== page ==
So I said recently that we’d been thinking of visiting a Unitarian Church. Last Sunday morning we went ahead and attended a service of the Fourth Universalist Society, a Unitarian Universalist congregation that meets on the Upper West Side.
We enjoyed it, and the found the congregation extremely welcoming. The building, which was built as a Universalist Church in the nineteenth century, is also rather more impressive than I’d expected. It also shows its Christian roots rather strongly—for example, there’s an altar with crosses built into it, and a mural of Jesus above it—but no one’s ever pretended that these roots aren’t there, and apparently they even cover these things up on occasion to give a more secular feel.
The service started with a welcome address, followed by the lighting of a chalice, while everyone read out the following:
May the light we now kindle inspire us,
To use our power to heal with love, to help with compassion,
To bless with joy, to serve the spirit of freedom,
In the fullness of community.
I think the tone of that is a fair indication of the tone of the whole “service”, and I believe of the movement in general.
Then there were some secular hymns and some communal meditation (basically communal prayer with the God taken out: an expression of what we hope for and what we are grateful for). There was also a reading—this time from Buddhist philosophy—and a sermon, entitled “Life is Not a Body”. I found the sermon the hardest thing to take. Although the communal meditation felt very like praying, I thought it made more sense than praying. If there’s a benign god who knows everything already and will (presumably) always do what’s right regardless of human intervention, what’s the point of praying to him? Indeed, if there isn’t such a being, believing there is and praying to him may make it less likely that you’ll get what you pray for, because you shift the responsibility of achieving it from your own shoulders (I recommend reading Dan Dennett’s take on this). But if you’re not praying to anyone, then simply expressing communally what matters to you may not be such a bad exercise: it focuses your mind on goals without this encouragement to shift responsibility, which may be useful. And, of course, it’s a bonding exercise. So I had no real problem with that. And although I don’t see much evidence to support many of the metaphysical claims of Buddhism, there’s nothing wrong with having readings from a variety of sources every week: at the very least you learn something about other people and cultures.
As I say, it was the sermon I found the hardest to take. The reverend was essentially arguing in favour of a mind-body distinction (and she threw in the word “spirit” a few times). She claimed that, while our childhood bodies are different from our adult bodies, there is something that remains the same. She also invited us to imagine how easy it is to raise our arms, and then to consider how it must feel for people who have lost control over their bodies to the extent that they might want to raise their arms, but can’t: the body is broken, but the mind intact. I wasn’t convinced. Would she draw the same distinction between minds and brains? We are all familiar with brain damage that alters the mind. While this doesn’t decisively contradict the claim that the mind is something other than a brain-secretion (or however you want to visualise it), it shows immediately that the relationship between physical change and mental change is not a very good basis for drawing a strong line between the mental and the physical. Philosophers of embodied cognition would point out that even her example of raising one’s arm is problematic: that the shape of one’s mind is in fact intimately bound up with the shape of one’s body. Nor, incidentally, am I at all convinced that there’s any more “spiritual” or mental continuity between my 10-year-old self and my current self than there is between my body then and my body now.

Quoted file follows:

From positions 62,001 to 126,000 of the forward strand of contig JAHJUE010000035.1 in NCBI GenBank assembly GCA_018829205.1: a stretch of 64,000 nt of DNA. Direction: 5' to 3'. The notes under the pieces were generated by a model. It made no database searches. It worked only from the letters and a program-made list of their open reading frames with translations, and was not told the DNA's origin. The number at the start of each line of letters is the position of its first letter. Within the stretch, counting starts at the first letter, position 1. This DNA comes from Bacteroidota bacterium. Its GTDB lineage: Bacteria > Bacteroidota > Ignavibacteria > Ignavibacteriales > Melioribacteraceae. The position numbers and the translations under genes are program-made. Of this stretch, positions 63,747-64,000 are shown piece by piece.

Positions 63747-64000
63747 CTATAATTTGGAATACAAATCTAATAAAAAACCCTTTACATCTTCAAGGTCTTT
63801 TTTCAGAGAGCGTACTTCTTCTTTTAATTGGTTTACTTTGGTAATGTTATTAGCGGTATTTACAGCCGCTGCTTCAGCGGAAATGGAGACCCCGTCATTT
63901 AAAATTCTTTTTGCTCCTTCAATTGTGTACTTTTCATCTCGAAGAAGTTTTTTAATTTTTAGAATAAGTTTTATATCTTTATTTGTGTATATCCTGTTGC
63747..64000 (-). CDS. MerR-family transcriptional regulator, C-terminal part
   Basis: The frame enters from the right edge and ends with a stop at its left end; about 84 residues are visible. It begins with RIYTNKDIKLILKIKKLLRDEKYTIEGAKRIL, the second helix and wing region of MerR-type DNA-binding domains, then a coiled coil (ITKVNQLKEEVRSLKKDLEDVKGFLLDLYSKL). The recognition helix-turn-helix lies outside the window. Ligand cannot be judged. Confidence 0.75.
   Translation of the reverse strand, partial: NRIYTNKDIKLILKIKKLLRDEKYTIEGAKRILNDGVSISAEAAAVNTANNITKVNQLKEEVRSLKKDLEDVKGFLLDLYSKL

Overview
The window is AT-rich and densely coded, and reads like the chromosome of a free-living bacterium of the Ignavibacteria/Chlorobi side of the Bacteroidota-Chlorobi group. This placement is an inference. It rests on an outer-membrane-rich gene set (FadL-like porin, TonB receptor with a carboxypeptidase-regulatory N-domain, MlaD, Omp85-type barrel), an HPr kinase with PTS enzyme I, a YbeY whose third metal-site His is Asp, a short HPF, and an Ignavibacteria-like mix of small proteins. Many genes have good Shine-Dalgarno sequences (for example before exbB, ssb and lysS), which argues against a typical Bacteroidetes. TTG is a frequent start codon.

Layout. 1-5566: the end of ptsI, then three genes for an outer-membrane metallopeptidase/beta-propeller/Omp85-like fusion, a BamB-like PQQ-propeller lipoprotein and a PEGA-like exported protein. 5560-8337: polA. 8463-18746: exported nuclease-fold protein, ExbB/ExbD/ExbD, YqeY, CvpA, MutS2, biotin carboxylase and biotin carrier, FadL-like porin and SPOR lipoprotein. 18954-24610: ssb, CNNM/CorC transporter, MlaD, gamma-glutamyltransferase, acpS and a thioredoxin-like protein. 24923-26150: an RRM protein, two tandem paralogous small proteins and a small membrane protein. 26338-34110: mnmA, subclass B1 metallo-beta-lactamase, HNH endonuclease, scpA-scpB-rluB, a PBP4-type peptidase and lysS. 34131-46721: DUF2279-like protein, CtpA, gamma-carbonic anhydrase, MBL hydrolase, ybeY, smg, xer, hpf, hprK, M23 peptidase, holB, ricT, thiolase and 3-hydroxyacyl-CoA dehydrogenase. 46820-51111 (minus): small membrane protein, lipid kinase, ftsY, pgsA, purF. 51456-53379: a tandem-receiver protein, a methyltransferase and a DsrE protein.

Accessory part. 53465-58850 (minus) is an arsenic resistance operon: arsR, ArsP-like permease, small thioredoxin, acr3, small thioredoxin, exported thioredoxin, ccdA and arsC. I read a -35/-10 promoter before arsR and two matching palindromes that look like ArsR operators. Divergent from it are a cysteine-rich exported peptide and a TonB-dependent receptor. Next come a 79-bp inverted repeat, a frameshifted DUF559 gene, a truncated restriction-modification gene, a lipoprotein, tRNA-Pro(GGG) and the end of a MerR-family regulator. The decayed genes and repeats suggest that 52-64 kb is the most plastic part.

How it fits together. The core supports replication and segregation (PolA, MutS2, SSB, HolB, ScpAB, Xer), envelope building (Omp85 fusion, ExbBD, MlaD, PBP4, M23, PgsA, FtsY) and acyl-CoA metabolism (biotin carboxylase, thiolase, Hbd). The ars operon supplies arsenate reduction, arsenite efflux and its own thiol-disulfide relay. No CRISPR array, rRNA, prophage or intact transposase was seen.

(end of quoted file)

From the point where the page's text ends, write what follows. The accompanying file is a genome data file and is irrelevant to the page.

But then I’ve heard similarly problematic views expressed at Humanist society gatherings (such as rather odd ideas of what discoveries in quantum mechanics mean for science), and it’s not as if there are not very interesting philosophical questions to be asked about the relationship between mind and body. The good thing about Unitarian-Universalism is that this sermon could not be taken as a statement of what the audience should believe, because there’s not much that Unitarian Universalists do expect you to believe. Sure, they have principles, like the “inherent worth and dignity of every person”, or “justice, equity, and compassion in human relations” (which are hard to disagree with), and they claim to be working towards the “goal of world community with peace, liberty and justice for all”, which is not something I’m going to start campaigning against. And one of those principles is a “free and responsible search for truth and meaning”, drawing partly from “Humanist teachings which counsel us to heed the guidance of reason and results of science”. Which leaves empirical claims entirely open to challenge.
So I think we’ll go again.